I Once Was Lost is a self-portrait of my adolescence using toys as metaphors to represent me and other people and events in my life. The bright colors are meant to suggest a happy façade while an exploration of the content in the circular movement of the composition reveals a cycle beginning with turmoil and ending in discovery and freedom. I am represented consistently in yellow and blue, first as Bart Simpson, then as Willie Wee Wee, next as a paint roller and sphere, and finally as Bart once again.
I was a good kid until about the age of nine, when I started getting into lots of trouble. I grew up in a tiny town on Cape Cod where there wasn’t much to do for about nine months a year that didn’t involve mischief. That mischief rapidly bloomed into full-blown criminal behavior, and at the age of thirteen, in an attempt to save me, my parents shipped me off to boarding school. That moment is represented in the painting by the doll – my mother, handing me off to the receptive hand of the institution – Milton Academy, represented by the glove. While the glove takes a human form, it cannot replace the personal touch of family. Rather than being cured, my misbehavior went underground and took a dangerous turn inward within the confines of this institution for which I was woefully unprepared. Forebodingly, a blackened glove extrudes from a waste pipe in the rear of the “institution” adjacent to me as I, now Willy Wee Wee, look terrified while confronted by a scary monster under a cloudy and turbulent sky. By now in real life I was abusing drugs and alcohol and practicing self-destructive activities. But I eventually got through this phase and maintained a straight appearance to the outside world, though I felt like an empty shell – now represented by the sullied yellow and blue paint roller with sphere perched atop – the product of institutional reform.
Together, the upstanding paint rollers represent the institution of marriage, a realm to which my wife and father-in-law accept me. It is through this union that I am eventually able to take flight, now a big, healthy winged Bart soaring over this scene of my past and reaching out to extricate myself, little Bart, just as a baby careens down toward the scene riding a glove. That is my new nuclear family coming in to obliterate my past. The spaceman just barely physically connected to the scene by a toe, is my father.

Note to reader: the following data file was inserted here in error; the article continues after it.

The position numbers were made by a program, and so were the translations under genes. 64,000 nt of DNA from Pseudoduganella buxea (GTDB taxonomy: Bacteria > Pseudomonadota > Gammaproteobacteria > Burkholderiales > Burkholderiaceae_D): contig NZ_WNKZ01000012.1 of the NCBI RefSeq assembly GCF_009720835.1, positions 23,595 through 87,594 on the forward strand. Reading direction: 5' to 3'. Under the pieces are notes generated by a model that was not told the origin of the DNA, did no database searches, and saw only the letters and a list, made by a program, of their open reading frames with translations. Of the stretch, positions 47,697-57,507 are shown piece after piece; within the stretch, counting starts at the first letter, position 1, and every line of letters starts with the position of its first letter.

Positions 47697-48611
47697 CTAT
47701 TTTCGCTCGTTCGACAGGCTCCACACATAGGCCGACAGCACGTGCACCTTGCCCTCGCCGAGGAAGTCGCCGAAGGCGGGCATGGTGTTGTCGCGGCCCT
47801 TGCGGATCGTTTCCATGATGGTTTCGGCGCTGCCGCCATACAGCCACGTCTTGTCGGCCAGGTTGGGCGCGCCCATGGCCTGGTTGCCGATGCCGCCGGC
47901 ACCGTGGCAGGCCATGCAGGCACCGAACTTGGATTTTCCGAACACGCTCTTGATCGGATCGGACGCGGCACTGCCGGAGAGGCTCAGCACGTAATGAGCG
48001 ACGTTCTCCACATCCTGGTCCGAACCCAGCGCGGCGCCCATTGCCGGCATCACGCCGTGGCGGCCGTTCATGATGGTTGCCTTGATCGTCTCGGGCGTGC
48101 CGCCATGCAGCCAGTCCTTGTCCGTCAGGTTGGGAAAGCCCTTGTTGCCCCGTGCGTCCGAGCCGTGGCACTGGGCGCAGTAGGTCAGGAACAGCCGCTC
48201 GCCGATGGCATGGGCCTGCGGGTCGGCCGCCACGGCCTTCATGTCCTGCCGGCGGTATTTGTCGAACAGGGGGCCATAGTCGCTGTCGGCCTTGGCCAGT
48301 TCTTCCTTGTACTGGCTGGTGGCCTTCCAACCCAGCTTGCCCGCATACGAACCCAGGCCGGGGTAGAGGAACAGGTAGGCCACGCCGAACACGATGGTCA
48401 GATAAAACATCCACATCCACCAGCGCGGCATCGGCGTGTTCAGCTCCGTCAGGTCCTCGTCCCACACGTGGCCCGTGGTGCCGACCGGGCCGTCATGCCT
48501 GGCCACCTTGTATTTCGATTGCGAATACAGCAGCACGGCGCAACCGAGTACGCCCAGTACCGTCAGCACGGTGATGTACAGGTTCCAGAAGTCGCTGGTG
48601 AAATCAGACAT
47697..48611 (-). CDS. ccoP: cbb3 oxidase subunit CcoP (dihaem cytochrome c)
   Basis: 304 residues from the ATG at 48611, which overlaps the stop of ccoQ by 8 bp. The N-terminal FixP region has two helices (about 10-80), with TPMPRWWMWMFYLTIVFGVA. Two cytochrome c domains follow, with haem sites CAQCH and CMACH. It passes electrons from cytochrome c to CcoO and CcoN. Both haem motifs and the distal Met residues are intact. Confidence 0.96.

The amazing part of the story is that I did not interpret this myself. During my one stint in psychotherapy the therapist to whom I showed the painting narrated the story to me, projecting knowledge about my past onto the attributes of the painting. In reality, I had scraped together a bunch of junk that was lying around my studio and assembled it into this composition. I was consciously only concerned with aesthetics, and unaware of content. Being a skeptic, I would have dismissed the interpretation as mere rubbish had it not been spot on accurate.
It’s great when you can identify with an artist because then their work becomes so much more relevant in your mind and can have an affect on you. I really like this work and the story seems like one of fulfillment through the marriage. Almost like spiritual redemption through love.
An OM Friend’s reaction:
Musee des Beaux Arts
About suffering they were never wrong,
The Old Masters: how well, they understood
Its human position; how it takes place
An OM Friend’s reaction:
While someone else is eating or opening a window or just walking dully along;
How, when the aged are reverently, passionately waiting
For the miraculous birth, there always must be
Children who did not specially want it to happen, skating
On a pond at the edge of the wood:
They never forgot
That even the dreadful martyrdom must run its course
Anyhow in a corner, some untidy spot
Where the dogs go on with their doggy life and the torturer’s horse
Scratches its innocent behind on a tree.
In Brueghel’s Icarus, for instance: how everything turns away
Quite leisurely from the disaster; the ploughman may
Have heard the splash, the forsaken cry,
But for him it was not an important failure; the sun shone
As it had to on the white legs disappearing into the green
Water; and the expensive delicate ship that must have seen
Something amazing, a boy falling out of the sky,
had somewhere to get to and sailed calmly on.
Saraceni, (not Beruehel) but looks more like Bart…
A great sense of dramatic and aesthetic tension in this painting. All of the smiling toys (except, perhaps little Bart) presage your later doll paintings and fruit wars where the conflicts, maliciousness and loss are more overt. Thank you for being so open about yourself. You’re extraordinary as is Open Museum in providing a forum for and encouraging your self-revelations. The date of the painting is not clear until it is enlarged (1996). It might be a good idea to make the date appear near the title. We can watch your style evolve as well…
It’s possibly a question of whether “intent” can be measured only in terms of one’s conscious decision to pursue an idea. If you believe, as I do (and I believe Scott does as well), that the unconscious can drive one’s actions, then there is no inconsistency. I believe that the need I felt to arrange and then paint personal objects demonstrates intent, whether or not I was aware of how the narrative would read.